When Jo and her husband Rupert were first told there was something wrong with their unborn baby, they were devastated. At Jo’s 20 week pre-natal scan, doctors diagnosed Cleo with hypo plastic left heart syndrome, often called having “half a heart” where the left chamber of her heart was almost non-existent. The prognosis seemed hopeless, like there was no chance whatsoever.

A midwife convinced the couple to get a second opinion, which they requested at Great Ormond Street. They met with a cardiologist and instantly felt like they had more positive options and for the first time felt like surgery was an option. Cleo was born on Thursday 24 March 2011 and three hours after birth was transferred to the cardio intensive care unit at GOSH where she had her first major surgery less than four days later.

“I have to remain positive and I’ve learnt to forget some of the awful things we had to go through for my sanity. The life that you’re thrown into is a world away from the one you’ve known. I’ve got to keep her weight up and it’s those elements of caring for her when I feel more like a nurse or a carer than her mum. We just want Cleo to have a good quality of life, if she can sit and colour or go outside and ride her bike or scooter, isn’t that a good quality of life for a child? It’s the operations that worry me, I don’t want her to lose the life she has but I can’t look too far ahead, we have to take it slowly, one step at a time.”

This brave and courageous woman faces each day preparing for every eventuality. She is a mother to two and, although she spends more time with Cleo, she doesn’t want Bo to lose out on her love or attention. Rainbow Trust helps her as they support the entire family.

For Jo, life has taken on a new normal, a new normal filled with hospital appointments, protecting Cleo from every sniffle, cold or chill and maintaining her weight all in the hope of keeping her out of hospital. For Jo and Rupert, they are constantly adjusting and not letting it take over completely. Jo has learned to scale back, she works part time around caring for Cleo and Bo. She’s also learned to take care of herself amidst all of this –

“If I am not strong enough, I can’t take care of my family so I have to look after myself.”

We first heard about Rainbow Trust through our community nursing team at our local hospital. Cleo was just three months old and we were preparing for her second open heart surgery when we were introduced to Nicki Phelan, our Family Support Worker. She started visiting us just before Cleo’s second operation so Nicki spent time getting to know Cleo and the rest of the family.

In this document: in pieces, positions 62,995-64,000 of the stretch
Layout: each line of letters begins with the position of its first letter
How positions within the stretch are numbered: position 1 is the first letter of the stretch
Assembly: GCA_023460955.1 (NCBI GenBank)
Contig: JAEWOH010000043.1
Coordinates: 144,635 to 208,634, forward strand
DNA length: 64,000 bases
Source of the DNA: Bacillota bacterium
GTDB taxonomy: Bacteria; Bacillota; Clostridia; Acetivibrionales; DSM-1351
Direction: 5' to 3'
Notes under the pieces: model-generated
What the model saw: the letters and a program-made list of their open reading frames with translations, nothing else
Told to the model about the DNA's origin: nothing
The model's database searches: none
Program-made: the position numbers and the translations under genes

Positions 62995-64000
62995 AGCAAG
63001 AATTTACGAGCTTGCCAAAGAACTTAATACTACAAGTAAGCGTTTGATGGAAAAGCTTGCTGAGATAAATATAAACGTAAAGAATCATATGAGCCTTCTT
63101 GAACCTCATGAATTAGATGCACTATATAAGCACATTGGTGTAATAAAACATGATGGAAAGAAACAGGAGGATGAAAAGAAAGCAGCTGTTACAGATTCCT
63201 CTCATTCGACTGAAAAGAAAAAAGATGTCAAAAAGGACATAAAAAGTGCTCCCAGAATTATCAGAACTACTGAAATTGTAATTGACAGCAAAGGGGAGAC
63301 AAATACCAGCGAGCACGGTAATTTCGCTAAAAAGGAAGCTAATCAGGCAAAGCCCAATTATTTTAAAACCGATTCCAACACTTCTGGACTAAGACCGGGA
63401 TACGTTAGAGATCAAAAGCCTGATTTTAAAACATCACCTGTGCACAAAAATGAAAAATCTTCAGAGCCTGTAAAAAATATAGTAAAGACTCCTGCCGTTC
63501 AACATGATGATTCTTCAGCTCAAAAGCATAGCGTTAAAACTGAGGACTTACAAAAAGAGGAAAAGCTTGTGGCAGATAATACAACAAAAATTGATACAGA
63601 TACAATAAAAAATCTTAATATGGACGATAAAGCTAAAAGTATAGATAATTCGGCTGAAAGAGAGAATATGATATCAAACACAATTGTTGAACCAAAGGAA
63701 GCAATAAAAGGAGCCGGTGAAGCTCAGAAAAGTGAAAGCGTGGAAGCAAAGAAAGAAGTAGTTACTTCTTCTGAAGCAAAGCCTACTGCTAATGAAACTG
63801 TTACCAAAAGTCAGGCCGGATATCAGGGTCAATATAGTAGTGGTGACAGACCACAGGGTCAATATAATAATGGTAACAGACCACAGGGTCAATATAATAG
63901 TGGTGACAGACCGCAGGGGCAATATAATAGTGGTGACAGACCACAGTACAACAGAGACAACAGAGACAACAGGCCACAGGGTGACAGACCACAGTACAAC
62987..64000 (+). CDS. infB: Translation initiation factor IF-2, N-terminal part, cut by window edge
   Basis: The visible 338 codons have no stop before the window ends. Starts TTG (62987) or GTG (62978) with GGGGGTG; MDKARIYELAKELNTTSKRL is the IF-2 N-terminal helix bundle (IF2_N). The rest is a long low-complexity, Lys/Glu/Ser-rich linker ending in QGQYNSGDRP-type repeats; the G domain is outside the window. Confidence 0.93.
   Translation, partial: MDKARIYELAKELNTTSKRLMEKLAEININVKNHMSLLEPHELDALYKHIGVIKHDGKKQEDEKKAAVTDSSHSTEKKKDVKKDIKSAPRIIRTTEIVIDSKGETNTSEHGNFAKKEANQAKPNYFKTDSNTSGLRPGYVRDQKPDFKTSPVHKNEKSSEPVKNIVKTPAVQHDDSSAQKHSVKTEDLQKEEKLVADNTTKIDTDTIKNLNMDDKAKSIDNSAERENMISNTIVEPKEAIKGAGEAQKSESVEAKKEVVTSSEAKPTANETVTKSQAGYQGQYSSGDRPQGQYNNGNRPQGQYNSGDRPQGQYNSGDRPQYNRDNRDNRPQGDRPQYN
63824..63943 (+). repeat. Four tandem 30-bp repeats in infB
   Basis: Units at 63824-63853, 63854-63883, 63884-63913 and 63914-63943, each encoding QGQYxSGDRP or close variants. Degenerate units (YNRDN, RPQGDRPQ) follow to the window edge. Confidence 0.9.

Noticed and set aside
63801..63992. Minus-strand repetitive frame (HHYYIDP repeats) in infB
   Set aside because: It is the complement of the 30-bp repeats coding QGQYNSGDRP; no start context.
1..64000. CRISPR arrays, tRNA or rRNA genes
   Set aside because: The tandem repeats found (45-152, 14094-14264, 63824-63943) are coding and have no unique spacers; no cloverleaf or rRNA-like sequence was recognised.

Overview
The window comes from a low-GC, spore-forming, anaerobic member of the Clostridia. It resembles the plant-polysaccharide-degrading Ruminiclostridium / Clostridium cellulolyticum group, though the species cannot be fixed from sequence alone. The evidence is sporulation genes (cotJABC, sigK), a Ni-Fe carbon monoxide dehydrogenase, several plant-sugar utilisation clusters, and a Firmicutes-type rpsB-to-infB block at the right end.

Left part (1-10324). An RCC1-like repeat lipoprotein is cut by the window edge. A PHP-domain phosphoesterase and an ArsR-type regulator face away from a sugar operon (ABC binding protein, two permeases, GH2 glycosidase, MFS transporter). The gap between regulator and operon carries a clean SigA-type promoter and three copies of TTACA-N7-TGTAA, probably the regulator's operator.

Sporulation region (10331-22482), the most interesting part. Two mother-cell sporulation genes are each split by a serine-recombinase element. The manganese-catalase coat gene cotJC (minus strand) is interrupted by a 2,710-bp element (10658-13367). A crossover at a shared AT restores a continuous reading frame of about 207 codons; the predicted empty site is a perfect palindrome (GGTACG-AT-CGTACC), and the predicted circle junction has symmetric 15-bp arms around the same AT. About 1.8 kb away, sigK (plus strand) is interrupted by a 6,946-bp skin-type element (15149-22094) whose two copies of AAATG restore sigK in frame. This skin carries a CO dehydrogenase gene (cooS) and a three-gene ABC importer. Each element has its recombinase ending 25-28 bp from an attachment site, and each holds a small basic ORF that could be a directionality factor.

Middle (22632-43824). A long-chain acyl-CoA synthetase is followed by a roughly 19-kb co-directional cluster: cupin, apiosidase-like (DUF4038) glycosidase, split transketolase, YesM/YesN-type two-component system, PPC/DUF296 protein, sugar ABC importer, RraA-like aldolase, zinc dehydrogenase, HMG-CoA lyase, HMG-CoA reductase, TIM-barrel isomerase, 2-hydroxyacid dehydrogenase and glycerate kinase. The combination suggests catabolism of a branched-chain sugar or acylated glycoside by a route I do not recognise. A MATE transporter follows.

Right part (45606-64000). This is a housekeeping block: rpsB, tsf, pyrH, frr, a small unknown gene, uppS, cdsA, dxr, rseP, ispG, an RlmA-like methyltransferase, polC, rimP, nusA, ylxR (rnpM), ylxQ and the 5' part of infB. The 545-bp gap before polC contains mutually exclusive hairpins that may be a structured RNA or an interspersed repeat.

Nicki often helps me out at home and spends time with Bo. They get on really well, Bo really likes her. She sometimes collects Bo from school as well if Cleo is having a bad day.

Nicki also helps us with hospital visits. The stress of going to those meetings, knowing what your child will be put through and how stressed she will be is so difficult. The journey to the hospital is always so worrying; it’s great to be able to share that with someone. Rupert is self-employed so any time he takes off means lost income for us. And, someone needs to be at home for Bo. Having Nicki there means that Rupert can continue working, I don’t have to go to appointments by myself, and Bo is still looked after.

Nicki comes to all appointments with me. She’s there when Cleo needs blood taking, she sits with her and calms her down and also listens when doctors are talking about Cleo’s condition. Because I’m so close to it, it’s good to have a third party there, you can perhaps be a little more objective when she’s listening.

Besides practical support, Nicki’s also there for me when things become too much. She’ll sit with me and just be there when I’m crying. She’s there to give me a hug when I need one. The weeks before Cleo’s last operation were really tough – Nicki and I would sit in the kitchen together and talk things through. As much as she could, she emotionally prepared me for whatever might happen. Each time your child has an operation you worry that she might die. You need someone to talk to, who knows that, so you don’t need to keep saying it.

Now that she’s older and has such a great personality, the thought of losing her is so much harder. This little person who brightens my day, I love her company – we are so inextricably intertwined. I am her protector and her crutch and I love her to bits.

Rainbow Trust makes life easier by us knowing that there’s someone there who can help you emotionally and practically when times get tough.

Nicki and I get on so well, we’ve really clicked. We’ve known Nicki three years now, and the whole family love her. It’s good for me to know when Nicki picks Bo up from school, that Bo is looking forward to seeing her and doesn’t feel like she’s being left with someone she doesn’t like. She’s been a constant during most of Cleo’s life. We’ve built a really good relationship with her. Few people have been there with us every step of the way but Nicki has seen that 360 degree view of our life and she understands and I know that our conversations are confidential and that means so much to me.

Nicki makes me laugh when I need to and supports me when I need to cry. When you’re living with a very sick child you need someone like that in your life.

For Jo, accepting her lot in life is her way of coping. She knows that none of us have any control over our lives. “Focusing on Cleo and making sure she has the best possible life is a massive job in itself. It’s changed me, it’s focusing on a simple life and what that means to us.”

“You’ve got to have hope. I am continually hoping that things are positive for Cleo.”